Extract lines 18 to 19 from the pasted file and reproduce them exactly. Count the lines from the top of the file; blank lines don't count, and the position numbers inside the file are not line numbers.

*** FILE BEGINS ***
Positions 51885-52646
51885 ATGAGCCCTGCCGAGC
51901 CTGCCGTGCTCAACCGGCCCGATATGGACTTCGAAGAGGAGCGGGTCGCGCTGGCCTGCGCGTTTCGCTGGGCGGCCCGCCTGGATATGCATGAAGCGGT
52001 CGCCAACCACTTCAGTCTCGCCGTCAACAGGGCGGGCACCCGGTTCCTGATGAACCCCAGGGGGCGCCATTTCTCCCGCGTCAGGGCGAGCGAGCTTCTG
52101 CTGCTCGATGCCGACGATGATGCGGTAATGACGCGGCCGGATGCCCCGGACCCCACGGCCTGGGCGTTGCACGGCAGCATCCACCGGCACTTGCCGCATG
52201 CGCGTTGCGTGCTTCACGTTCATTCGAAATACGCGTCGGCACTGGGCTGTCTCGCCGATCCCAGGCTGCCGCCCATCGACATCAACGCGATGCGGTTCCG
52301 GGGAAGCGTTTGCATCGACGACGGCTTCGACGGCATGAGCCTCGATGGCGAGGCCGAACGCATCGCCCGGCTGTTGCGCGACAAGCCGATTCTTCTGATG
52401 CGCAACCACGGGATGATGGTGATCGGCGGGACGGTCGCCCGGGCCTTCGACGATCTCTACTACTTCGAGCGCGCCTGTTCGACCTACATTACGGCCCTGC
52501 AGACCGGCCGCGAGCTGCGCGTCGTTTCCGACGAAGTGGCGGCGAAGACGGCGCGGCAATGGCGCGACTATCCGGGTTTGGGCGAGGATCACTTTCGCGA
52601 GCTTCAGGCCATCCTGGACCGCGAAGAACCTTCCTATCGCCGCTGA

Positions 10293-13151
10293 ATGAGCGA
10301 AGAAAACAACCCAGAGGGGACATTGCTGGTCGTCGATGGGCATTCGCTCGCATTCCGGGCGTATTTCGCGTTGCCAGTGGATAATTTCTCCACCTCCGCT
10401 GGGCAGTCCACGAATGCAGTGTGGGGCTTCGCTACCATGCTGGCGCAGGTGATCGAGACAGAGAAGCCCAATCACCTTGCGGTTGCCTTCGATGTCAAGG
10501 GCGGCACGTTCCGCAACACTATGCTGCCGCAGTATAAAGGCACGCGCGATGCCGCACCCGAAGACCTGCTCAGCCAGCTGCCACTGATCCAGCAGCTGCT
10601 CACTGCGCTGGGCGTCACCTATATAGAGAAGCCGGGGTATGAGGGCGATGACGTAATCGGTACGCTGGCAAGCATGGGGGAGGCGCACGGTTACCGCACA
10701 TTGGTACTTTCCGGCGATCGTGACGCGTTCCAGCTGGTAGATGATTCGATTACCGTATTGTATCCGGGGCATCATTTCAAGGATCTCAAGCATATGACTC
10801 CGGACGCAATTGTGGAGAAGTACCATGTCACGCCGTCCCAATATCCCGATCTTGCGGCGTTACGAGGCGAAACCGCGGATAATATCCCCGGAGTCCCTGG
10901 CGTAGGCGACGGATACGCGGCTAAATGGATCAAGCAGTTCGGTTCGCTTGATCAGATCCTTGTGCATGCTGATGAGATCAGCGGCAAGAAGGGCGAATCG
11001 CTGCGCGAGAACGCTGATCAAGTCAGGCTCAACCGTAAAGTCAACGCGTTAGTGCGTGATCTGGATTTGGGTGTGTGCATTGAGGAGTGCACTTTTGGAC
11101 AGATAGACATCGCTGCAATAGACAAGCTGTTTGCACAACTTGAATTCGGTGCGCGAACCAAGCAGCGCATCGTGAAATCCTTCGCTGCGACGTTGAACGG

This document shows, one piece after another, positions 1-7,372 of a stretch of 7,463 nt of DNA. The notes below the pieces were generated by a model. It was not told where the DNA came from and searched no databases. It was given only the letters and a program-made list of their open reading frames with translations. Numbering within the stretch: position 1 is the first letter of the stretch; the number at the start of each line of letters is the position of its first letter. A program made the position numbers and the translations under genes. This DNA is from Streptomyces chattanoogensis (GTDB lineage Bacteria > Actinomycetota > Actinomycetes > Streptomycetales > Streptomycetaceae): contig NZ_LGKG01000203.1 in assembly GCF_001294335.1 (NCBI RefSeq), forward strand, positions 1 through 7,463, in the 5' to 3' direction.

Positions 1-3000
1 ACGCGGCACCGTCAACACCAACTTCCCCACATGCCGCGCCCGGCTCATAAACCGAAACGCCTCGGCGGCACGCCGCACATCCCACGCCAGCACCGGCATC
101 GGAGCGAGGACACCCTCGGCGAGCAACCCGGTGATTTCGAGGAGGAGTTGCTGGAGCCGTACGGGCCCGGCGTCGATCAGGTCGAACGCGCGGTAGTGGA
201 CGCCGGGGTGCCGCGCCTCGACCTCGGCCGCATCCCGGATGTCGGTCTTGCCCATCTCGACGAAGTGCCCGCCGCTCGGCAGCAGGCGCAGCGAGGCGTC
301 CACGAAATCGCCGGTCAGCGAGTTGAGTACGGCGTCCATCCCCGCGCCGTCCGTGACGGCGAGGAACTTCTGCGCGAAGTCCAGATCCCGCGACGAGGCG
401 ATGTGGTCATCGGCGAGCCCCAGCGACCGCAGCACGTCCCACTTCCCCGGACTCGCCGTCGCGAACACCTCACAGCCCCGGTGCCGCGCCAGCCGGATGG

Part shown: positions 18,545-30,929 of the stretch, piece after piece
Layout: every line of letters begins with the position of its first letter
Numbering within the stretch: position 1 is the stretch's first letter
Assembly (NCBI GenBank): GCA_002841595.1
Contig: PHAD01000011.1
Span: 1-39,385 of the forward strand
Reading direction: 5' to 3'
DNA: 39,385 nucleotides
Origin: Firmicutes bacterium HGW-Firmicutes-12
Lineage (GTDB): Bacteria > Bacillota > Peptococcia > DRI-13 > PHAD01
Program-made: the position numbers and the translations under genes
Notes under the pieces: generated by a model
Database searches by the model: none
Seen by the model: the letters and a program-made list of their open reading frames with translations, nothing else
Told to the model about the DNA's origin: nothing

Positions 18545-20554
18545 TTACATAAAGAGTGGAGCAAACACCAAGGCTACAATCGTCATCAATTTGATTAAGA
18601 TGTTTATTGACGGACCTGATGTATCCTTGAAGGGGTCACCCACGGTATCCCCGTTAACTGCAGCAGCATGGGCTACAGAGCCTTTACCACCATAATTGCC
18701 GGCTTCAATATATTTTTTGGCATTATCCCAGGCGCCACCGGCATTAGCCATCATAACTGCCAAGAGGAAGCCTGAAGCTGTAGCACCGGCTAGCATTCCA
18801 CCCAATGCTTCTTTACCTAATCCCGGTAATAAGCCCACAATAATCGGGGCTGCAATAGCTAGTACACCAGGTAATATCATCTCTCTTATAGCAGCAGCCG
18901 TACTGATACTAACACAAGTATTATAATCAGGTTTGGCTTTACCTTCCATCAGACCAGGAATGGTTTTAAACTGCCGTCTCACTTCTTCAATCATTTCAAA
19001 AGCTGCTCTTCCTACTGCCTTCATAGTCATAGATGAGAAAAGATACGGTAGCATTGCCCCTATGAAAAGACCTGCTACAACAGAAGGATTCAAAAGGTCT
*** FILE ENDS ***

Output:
10801 CGGACGCAATTGTGGAGAAGTACCATGTCACGCCGTCCCAATATCCCGATCTTGCGGCGTTACGAGGCGAAACCGCGGATAATATCCCCGGAGTCCCTGG
10901 CGTAGGCGACGGATACGCGGCTAAATGGATCAAGCAGTTCGGTTCGCTTGATCAGATCCTTGTGCATGCTGATGAGATCAGCGGCAAGAAGGGCGAATCG